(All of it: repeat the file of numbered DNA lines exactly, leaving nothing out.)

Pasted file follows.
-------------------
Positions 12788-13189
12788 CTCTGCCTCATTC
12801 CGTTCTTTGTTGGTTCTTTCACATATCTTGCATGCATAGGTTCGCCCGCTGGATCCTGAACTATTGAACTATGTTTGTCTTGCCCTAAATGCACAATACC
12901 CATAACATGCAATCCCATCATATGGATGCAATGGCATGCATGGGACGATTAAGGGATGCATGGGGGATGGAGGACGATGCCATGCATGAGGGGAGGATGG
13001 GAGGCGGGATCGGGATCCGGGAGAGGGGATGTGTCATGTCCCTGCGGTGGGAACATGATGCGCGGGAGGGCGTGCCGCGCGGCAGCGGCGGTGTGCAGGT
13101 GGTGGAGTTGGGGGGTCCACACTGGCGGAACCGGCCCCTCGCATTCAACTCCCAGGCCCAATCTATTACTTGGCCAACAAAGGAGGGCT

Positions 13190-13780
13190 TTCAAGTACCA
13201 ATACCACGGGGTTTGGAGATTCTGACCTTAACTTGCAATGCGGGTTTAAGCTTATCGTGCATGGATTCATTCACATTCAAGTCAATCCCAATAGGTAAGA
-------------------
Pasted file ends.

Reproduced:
Positions 12788-13189
12788 CTCTGCCTCATTC
12801 CGTTCTTTGTTGGTTCTTTCACATATCTTGCATGCATAGGTTCGCCCGCTGGATCCTGAACTATTGAACTATGTTTGTCTTGCCCTAAATGCACAATACC
12901 CATAACATGCAATCCCATCATATGGATGCAATGGCATGCATGGGACGATTAAGGGATGCATGGGGGATGGAGGACGATGCCATGCATGAGGGGAGGATGG
13001 GAGGCGGGATCGGGATCCGGGAGAGGGGATGTGTCATGTCCCTGCGGTGGGAACATGATGCGCGGGAGGGCGTGCCGCGCGGCAGCGGCGGTGTGCAGGT
13101 GGTGGAGTTGGGGGGTCCACACTGGCGGAACCGGCCCCTCGCATTCAACTCCCAGGCCCAATCTATTACTTGGCCAACAAAGGAGGGCT

Positions 13190-13780
13190 TTCAAGTACCA
13201 ATACCACGGGGTTTGGAGATTCTGACCTTAACTTGCAATGCGGGTTTAAGCTTATCGTGCATGGATTCATTCACATTCAAGTCAATCCCAATAGGTAAGA